Practical Tips – Choosing the Right Distribution Partners
Mining technology companies who are interested in the Latin American market will need to decide on the best way to service the region. The choice often comes down to whether a company will work through partners or sell direct to the mines.
Last week in our blog post, we explained that based on our experience, one of the best indicators to determine whether a company should work through partners is by looking at the actual solution being offered. Specifically, you need to look at the complexity of the product/solution being offered to help you decide whether to use a partner or to sell direct.
- Higher complexity – Includes technology that requires a consultative sales process to convey the value add, whether the technology requires a change in behavior from operating staff, whether the technology could have an impact on downstream or upstream production processes, and/or requires a high level of support both to implement and to provide after-sales support.
- Lower complexity – Includes technology or products that have been in the market for some time, technology or solutions that can be sold based on features, technology that is already well accepted and known in the industry, and lastly, technology that has low degree risk for the mines in terms of impact on operations.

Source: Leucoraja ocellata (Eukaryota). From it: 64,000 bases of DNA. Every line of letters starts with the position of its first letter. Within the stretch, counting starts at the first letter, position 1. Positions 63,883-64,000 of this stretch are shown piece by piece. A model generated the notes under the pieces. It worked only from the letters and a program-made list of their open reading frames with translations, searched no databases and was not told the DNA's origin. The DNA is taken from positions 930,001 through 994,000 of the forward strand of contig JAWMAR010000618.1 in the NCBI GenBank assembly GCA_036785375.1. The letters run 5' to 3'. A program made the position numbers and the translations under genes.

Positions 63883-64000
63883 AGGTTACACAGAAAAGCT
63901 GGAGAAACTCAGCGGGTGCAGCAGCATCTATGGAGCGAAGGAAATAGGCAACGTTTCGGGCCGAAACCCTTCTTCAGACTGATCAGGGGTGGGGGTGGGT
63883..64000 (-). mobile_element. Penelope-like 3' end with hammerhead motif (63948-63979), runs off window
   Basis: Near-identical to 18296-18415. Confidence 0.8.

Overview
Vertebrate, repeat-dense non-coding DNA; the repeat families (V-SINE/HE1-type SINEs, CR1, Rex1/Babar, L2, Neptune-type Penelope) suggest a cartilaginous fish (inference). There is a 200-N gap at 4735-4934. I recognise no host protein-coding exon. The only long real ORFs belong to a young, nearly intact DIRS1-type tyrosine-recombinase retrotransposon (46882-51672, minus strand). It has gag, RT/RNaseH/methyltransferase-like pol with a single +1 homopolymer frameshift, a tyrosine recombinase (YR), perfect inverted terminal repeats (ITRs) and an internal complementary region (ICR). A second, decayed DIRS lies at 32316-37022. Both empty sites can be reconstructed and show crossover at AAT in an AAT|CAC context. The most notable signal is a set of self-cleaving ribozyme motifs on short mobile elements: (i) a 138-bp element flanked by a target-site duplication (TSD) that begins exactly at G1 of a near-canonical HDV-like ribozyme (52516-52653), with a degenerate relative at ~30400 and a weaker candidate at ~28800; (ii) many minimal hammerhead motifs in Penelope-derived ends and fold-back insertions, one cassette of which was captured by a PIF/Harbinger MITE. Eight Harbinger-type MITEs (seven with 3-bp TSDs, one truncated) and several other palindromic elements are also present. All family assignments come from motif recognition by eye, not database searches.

Technology or solutions that are considered high complexity require longer sales cycle, require more on-the-ground support for the implementation, and typically mining clients want to know there is technical support in the region that speaks the same language. In these cases, it is often better to go directly to the mine.
Technology or solutions that are considered low complexity often compete on features and price. They do not require the same level of technical know-how and do not carry the same risk. In these cases, it is often about showing why your features are better than competitors. Solution with lower complexity can be sold more easily by partners.
Lower Complexity – Selling through Local Partners
If you see that your product or solution is of lower complexity, then it is often a viable option to work through local partners. This will reduce the complexity and costs of entering a new market. It also means that your success is based on what your partners can deliver. For this reason, the search for partners is extremely important.
When choosing a partner, it is important to take your time to find the right one. This is a classic example of when it is better to measure twice and cut once. We suggest not rushing through these preliminary stages since you are making a long-term investment in whoever you decide to work with.
Some of the important areas to consider as you meet different companies are –
- Cultural and Language – Can they communicate with you easily, can they understand technical terms, do they communicate well (respond to emails, send updates frequently), do they have similar values, etc.